triangular bandage, a kind of couvrechef 
(which see,) made of a square piece of cloth, or 
of a handkerchief, folded diagonally, and ap- 
plied round the head, 

BANDELETTE (F.) Diminutive of Bande, 
Fasciula, Tieniola, Vitta; a narrow bandage, 
strip or fillet. Also Taenia semicircularis (q. v.) 

small strips, covered with a glutinous plaster. 
Vittse agglutinan'tes. See AgglulinanL 

of linen, notched on one edge, and covered, on 
one side, with ointment. They are applied to 




wounds to prevent the lint from sticking, and 
the laceration of the cicatrix. 

nia semicircularis — b. ties Cornes d'ammon, Cor- 
pus fimbriatuin — b. des Eminences pyriformcs, 
Taenia semicircularis — b. de I'Hippocampe, Cor- 
pora fimbfiata. 

BANDURA, Nepentha destillatoria. 

BAN EBERRY, Aciaia spicata. 

BANGUE or BANG1 or BENG, Indian 
hemp, Gunjuh. Adanson believes this to be the 
Nepenthes of the ancients, Can'nabis In'dica, 
probably identical with C. sativa. Family, 
Urticeee. Sex. Syst. Dicecia Pentandria. Its 
leaves and flowers are narcotic and astringent 
They are chewed and smoked. Its seeds, mixed 
with opium, areca, and sugar, produce a kind 
of intoxication, and are used for this purpose by 
the people of India. An alcoholic extract of 
the plant has been used in India, and since then 
in Europe and this country as a narcotic, and 
anti-convulsive, in the dose of from half a grain 
to ten or more. It requires, however, great 
caution in its administration. See Gunjah 
and Chukrus. 

BANICA, Pastinaca sativa. 

BANILAS, Vanilla. 

BANILLA, Vanilla. 

BANILLOES, Vanilla. 

in Brazil and the Antilles, passes for a power- 
ful sudorific, and an antidote to the poison of 

Bannieres is a village in Quercy, diocess of 
Cahors, France. The waters are probably 
chalybeate. They are celebrated in amenor- 
rhcea, cachexia, jaundice, &c. 

B A'O BAB. The Adanso'nia digita'ta , of A f- 
rica; Nat. Ord. Bombaceoe ; one of the largest 
productions of the vegetable kingdom. Its 
fruit is called, in the country, Pain de singe.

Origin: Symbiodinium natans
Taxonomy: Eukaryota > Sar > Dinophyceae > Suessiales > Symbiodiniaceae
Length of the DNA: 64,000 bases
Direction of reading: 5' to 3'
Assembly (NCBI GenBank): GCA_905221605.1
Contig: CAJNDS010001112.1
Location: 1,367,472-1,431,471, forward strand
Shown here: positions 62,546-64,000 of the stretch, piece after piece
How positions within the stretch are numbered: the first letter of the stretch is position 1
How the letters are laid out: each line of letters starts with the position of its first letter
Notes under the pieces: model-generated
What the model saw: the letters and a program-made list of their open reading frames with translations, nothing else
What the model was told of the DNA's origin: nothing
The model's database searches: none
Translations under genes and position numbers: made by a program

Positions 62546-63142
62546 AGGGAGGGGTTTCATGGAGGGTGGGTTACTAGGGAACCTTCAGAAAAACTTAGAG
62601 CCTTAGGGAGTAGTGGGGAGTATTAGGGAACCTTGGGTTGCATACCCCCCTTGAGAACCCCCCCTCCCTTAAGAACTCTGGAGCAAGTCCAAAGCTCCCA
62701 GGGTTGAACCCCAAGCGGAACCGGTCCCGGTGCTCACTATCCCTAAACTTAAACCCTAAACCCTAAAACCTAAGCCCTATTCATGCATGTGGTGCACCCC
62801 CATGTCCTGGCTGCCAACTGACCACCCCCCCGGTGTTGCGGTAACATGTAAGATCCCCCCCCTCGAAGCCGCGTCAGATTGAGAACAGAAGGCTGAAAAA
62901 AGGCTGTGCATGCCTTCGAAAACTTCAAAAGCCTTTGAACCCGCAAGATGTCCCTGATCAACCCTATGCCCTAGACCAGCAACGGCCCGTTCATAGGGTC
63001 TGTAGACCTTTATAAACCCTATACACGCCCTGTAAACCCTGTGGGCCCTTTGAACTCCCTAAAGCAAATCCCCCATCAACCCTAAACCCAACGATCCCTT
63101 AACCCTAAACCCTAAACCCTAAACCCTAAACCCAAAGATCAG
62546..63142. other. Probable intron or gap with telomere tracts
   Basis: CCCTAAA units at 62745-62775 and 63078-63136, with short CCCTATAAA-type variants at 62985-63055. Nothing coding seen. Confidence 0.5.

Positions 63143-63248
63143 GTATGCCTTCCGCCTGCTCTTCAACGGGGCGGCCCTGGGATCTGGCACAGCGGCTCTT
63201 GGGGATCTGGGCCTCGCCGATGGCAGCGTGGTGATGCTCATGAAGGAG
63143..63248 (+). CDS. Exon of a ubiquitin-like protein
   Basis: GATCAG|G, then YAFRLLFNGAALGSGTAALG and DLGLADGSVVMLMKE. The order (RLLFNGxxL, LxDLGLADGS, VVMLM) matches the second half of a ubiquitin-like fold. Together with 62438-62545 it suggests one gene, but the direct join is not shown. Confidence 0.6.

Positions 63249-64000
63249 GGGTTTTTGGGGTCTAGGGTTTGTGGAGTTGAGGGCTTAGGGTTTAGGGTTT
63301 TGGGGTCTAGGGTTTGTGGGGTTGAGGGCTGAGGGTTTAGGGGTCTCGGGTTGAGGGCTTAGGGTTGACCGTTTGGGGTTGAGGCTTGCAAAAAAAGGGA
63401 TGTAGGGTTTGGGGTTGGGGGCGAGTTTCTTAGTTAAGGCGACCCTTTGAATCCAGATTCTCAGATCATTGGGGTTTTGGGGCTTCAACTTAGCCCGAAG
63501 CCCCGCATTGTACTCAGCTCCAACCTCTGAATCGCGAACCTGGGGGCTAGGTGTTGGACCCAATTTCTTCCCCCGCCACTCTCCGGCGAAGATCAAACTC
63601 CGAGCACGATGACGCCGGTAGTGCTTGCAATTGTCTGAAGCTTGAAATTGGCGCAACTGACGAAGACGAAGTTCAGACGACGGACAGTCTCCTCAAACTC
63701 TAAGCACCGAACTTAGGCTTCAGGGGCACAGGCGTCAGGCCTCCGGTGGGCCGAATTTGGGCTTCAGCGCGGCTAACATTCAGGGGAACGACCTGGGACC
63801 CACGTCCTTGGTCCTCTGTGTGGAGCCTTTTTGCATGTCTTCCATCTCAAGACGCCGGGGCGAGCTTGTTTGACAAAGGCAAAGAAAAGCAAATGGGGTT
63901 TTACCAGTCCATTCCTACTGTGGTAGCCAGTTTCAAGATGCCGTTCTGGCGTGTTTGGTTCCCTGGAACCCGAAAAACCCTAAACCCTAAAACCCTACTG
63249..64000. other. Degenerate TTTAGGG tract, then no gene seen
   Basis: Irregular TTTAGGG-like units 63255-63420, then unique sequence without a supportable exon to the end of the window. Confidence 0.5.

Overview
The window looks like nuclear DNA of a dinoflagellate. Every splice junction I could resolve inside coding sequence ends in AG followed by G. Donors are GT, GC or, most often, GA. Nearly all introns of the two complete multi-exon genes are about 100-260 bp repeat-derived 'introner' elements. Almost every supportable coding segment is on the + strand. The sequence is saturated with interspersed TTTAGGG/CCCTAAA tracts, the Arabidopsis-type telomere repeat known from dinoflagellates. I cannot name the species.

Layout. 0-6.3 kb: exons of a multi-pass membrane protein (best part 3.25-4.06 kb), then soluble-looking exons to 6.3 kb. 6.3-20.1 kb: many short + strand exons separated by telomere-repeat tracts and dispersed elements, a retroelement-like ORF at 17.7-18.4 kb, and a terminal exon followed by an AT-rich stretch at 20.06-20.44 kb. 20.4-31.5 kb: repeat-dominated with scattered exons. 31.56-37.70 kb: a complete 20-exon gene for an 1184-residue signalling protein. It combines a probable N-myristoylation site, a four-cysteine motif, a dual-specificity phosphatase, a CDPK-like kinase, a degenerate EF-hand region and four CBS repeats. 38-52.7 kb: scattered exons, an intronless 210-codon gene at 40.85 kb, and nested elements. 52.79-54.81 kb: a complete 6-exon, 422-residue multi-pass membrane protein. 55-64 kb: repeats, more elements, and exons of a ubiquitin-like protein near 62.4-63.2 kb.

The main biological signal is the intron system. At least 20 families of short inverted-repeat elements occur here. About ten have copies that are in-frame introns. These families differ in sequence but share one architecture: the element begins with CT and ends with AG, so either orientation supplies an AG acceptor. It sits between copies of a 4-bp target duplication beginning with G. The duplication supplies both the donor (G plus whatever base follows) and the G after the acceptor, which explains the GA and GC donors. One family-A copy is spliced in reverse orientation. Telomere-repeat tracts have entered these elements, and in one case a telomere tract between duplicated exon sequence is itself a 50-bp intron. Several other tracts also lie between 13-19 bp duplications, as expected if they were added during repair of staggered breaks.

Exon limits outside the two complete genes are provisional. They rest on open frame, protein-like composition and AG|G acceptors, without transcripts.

The pulp is sourish, and agreeable to eat : and 
a refreshing drink is made from it, which is 
used in fevers. Prospero Alpini and Dr. L. 
Franck, think that the Terra Lcmnia was pre- 
pared, in Egypt, from the pulp. All the parts 
of the Baobab abound in mucilage. 

B APTISI A Tl NCTORIA , Sophora tinctoria. 


BARAQUETTE, (F.) A name givtm by Ra- 
sous, physician at Nimes in France, to a ca- 
tarrhal epidemy, which occurred there in 1761. 
See Influenza. 

BARATHRON, Juniperus sabina. 


BARBA, Beard — b. Aaronis, Arum macula- 
turn— b. Capree, Spiraea ulmaria — b. Jovis, Sem- 
pervivnm tectorum. 

BARBA DOES, see West Indies— b. Leg, see 

BARBA REA, Erysimum Barbarea. 

BARBAROS'S^E PIL'ULiE, Barbarossa's 
Pills. An ancient composition of quicksilver, 
rhubarb, diagridium, musk, &c. It was the 
first internal mercurial medicine, which ob- 
tained any real credit. 

BAR BE, Beard— b. de Bouc, Tragopogon. 

BAR BEAU, Cvanus segelum. 

of London, instituted by king Edward IV. The 
barbers were separated from the surgeons, by 
18 Geo. II. c. 15; and the latter were erected 

into a Royal College of Surgeons at the com- 
mencement of the present century. » 

These mineral waters are half a league from 
Nantes. They contain carbonic acid, chlorides 
of magnesium and sodium, sulphate of magne- 
sia, carbonates of magnesia, lime, and iron. 
They are used as chalybeates. 

BARBERRY, Oxycantha Galeni— b. Ame- 
rican, see Oxycantha Galeni. 

BARBIERS. A variety of paralysis chiefly 
prevalent in India, and by many considered to 
be the same as Beriberi (q.v.) Beriberi is com- 
monly an acute disease. Barbiers is generally 

BARBIT1UM, Beard. 
BARBOTIJYE, Artemisia Santonica. 
BARBULA CAPRINA, Spiraea ulmaria. 

BARDANA, Arctium lappa — b. Minor, Xan- 
Bareges is a village in the department of 
Hautes Pyrenees, near which are several 
springs. They are sulphureous and thermal, 
the heat varying from 83° to 112° Fahrenheit. 
They contain chlorides of magnesium and sodi- 
um, sulphates of magnesia and lime, carbonate 
of lime, sulphur, &c. These springs have long 
enjoyed a high reputation, and are daily ad- 
vised in cutaneous and scrofulous affections, 

Factitious Bareges Water, Aqua Baic- 
ginen'sis, (F.) Eau de Bareges, is made by 
adding, hydrosulphuretted water, f. giv, to pure 
water, f. Jjxvijss, carbonate of soda, gr. xvj, 
chloride of sodium, gr. ss. Bottle closely. 
BARGADA, Convolvulus pes caprice. 
BARIGL1A, Soda. 

BARII CHLORlDUM,Baryta, muriate of-b. 
lodidum, Baryta, hydriodate of. 

BARILLA, Soda— b. Alicant, Soda— b. Car- 
tbagena, Soda — b. Turkey, Soda. 

BARlUM,CHLORlDEOF,Baryta, muriate 
of— -b. iodide of, Baryta, hydriodate of— b. pro- 
toxide of, Baryta. 

BARK, Cinchona — b. bitter, Pinckneya pu- 
bens— b. Calisaya, Cinchona cordifolia cortex— 
b. Caribeean,Cinehonae Caribaese cortex — b. Car- 
thagena, see Cinchona — b. Crown, Cinchona 
lancifoliae cortex— b. Elk, Magnolia glauca— b. 
Essential salt of, see Cinchona — b. Florida.